What are the elements, processes and tools that a large organization can typically do to become a top 100 innovative company?
It is of course not possible to give a complete off-the-shelf answer to these questions as every company has their own issues, challenges, strengths and weaknesses, but I still think it is possible to outline a set of thoughts and ideas for becoming a top innovative company. Here are my suggestions:
1. Start with a strong vision. You need to get the entire organization – as well as external partners – onboard a journey that will take several years and you can only do this if you have a vision that goes beyond the innovation scope of the business.
I like how Arla – a Nordic dairy company – has developed a corporate vision that could help fuel their innovation efforts and inspiration. It is: Creating the future of dairy to bring health and inspiration to the world, naturally. You can read more about the Arla vision here.
2. Secure executive commitment. This is a no-brainer. If the top guys are not onboard for this journey, you will go nowhere. You need a clear majority of the executives led by the CEO to commit to making innovation a key element of the daily business.
3. Create momentum and instill a sense of urgency. This journey is very much about change management and for this you need to get the momentum going and once you got this, you should keep up the speed of change.
4. Go for a full innovation upgrade. A large majority of companies have cut their investments in innovation during the financial crisis where we at the same time have seen a strong innovation paradigm shift in which open innovation and business model innovation have become more important than the more traditionally focused internal, R&D focused efforts.
Now, companies need to upgrade their innovation mindset and skills across the board – executives, managers, employees and external partners. This little story speaks in volumes about how companies will tackle the built-up deficit in innovation training and development in different ways.
A CFO is wary about investing in the training and education of the employees. He asks the CEO: “What happens if we invest in developing our people and then they leave the company?” The CEO is a bright person and replies: “What happens if we don’t and they stay?”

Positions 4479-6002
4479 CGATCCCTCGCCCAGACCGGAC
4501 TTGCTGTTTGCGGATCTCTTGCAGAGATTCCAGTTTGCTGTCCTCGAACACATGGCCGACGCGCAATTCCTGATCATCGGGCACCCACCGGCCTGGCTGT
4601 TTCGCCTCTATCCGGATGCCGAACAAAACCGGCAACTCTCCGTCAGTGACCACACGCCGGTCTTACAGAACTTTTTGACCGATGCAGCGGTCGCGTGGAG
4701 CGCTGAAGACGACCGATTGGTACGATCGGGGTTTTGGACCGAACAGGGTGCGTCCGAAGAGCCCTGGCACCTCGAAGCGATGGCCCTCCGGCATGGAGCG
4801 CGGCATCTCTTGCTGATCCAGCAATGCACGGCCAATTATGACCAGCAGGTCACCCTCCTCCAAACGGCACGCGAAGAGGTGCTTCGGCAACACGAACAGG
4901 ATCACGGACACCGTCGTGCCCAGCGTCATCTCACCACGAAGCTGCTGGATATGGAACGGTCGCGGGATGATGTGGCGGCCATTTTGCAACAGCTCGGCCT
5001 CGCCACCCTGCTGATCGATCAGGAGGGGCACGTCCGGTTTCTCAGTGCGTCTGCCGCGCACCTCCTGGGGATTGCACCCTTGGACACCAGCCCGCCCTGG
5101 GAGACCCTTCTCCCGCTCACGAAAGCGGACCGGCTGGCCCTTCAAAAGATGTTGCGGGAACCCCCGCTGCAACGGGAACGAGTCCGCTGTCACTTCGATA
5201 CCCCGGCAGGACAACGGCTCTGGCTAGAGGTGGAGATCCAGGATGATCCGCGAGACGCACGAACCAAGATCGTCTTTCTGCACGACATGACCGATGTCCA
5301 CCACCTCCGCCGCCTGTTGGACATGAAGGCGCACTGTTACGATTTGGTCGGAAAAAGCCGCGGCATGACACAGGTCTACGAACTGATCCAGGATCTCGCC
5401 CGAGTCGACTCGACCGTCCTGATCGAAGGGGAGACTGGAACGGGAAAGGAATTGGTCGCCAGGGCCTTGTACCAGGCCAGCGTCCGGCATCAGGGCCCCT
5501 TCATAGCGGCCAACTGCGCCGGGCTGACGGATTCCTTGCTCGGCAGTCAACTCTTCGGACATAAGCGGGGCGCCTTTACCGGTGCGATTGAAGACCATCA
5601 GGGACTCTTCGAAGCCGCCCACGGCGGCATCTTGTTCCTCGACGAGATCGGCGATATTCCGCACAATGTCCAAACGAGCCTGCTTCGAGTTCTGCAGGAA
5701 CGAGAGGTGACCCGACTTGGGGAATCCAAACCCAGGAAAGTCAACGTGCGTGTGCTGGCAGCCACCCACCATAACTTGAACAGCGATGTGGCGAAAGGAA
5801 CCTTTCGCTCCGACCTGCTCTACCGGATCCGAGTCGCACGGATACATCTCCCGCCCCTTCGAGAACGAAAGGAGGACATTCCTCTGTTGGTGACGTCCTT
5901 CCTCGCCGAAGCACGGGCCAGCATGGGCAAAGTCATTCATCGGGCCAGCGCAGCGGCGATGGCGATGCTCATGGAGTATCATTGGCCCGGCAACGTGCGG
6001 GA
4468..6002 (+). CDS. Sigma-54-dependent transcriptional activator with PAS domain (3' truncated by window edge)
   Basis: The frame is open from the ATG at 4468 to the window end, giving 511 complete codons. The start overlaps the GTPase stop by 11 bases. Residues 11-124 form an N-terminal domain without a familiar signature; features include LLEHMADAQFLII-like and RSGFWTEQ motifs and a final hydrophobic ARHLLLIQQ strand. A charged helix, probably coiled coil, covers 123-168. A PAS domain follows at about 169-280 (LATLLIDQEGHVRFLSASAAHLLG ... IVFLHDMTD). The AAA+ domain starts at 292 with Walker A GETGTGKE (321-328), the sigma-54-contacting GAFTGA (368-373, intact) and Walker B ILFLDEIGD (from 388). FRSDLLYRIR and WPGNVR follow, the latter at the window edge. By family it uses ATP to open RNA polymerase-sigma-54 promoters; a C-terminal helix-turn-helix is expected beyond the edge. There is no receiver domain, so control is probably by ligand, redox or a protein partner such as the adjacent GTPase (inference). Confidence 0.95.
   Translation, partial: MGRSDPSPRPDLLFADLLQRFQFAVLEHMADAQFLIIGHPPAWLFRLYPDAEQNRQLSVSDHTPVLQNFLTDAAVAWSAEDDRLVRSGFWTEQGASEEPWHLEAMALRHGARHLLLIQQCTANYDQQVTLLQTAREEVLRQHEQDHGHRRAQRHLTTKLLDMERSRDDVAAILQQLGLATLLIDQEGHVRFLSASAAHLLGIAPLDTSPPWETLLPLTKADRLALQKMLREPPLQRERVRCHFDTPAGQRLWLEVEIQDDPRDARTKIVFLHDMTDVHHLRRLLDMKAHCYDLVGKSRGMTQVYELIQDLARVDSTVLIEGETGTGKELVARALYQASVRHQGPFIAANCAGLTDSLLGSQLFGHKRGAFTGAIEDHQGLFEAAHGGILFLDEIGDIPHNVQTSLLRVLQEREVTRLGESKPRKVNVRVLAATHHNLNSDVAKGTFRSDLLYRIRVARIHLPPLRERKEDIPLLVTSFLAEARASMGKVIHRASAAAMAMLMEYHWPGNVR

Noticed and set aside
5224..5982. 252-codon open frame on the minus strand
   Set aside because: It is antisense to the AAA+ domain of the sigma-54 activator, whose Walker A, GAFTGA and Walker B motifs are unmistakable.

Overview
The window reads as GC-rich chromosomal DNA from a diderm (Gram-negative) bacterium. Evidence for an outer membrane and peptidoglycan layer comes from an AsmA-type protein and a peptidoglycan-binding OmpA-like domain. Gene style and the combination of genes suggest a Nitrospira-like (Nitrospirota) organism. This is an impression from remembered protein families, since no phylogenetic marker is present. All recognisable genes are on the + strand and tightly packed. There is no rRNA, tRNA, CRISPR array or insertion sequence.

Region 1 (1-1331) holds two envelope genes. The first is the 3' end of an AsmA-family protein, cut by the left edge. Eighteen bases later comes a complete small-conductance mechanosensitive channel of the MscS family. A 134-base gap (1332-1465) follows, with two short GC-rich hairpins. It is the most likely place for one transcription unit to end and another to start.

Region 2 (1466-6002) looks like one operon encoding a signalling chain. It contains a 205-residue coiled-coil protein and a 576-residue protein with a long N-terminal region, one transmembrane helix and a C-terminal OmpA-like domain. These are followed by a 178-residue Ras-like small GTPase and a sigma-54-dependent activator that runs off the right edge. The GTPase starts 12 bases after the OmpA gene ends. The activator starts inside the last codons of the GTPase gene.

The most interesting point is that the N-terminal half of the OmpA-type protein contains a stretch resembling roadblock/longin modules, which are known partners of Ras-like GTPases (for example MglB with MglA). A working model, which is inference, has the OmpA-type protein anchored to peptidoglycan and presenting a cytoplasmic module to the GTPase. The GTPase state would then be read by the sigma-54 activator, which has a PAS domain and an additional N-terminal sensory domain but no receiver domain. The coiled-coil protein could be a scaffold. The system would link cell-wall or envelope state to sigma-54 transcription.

Nicely put! We are definitely going to see some winners and losers in the coming years based on how they put their innovation training programs together. You can get some inspiration for this here: Innovation Training Programs – More Important than Ever!
5. People first, processes next, then ideas. Companies need to find a way to combine strong portfolio selection and management processes for their projects while also developing the people pool.
Too often, corporate innovation teams focus too much on ideas and projects downplaying the role of identifying and developing the right people for the right projects at the right time. You need to strike a proper balance here and while working on this balance, I suggest they should put people first.
I find intrapreneurship and corporate business plan competitions to be an interesting – and underrated tool – for this.
6. Communication is key. Creating a strong innovation culture is very much about perception. If your employees – and external partners – believe that your company is innovative they will build further on this.
You need to find the pockets of strong innovation efforts within the organization, share this with everyone, continue to build an even stronger foundation based on these pockets while continuously creating strong stories to further develop the perception that you are a top innovative company.
The worst you can do is to leave the impression that “our organization is not really that innovative, but this is something we are aware and now we want to change this”. If you create this perception, then you have an uphill battle to fight. It is better to build on something positive.
7. Open up, experiment and learn from your failures. I strongly believe the future of innovation is open and global. If companies share this belief, they must be prepared to experiment and change how they innovate. With this come failures. They need to lower the tolerance for failures and make sure they learn from these failures so that they do not continue to repeat them.
And if you really want to create a learning culture that becomes more innovative, perhaps you should start to reward behaviors as much as outcomes…
image credit: business people image from bigstock
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Stefan Lindegaard is an author, speaker and strategic advisor who focus on the topics of open innovation, social media and intrapreneurship.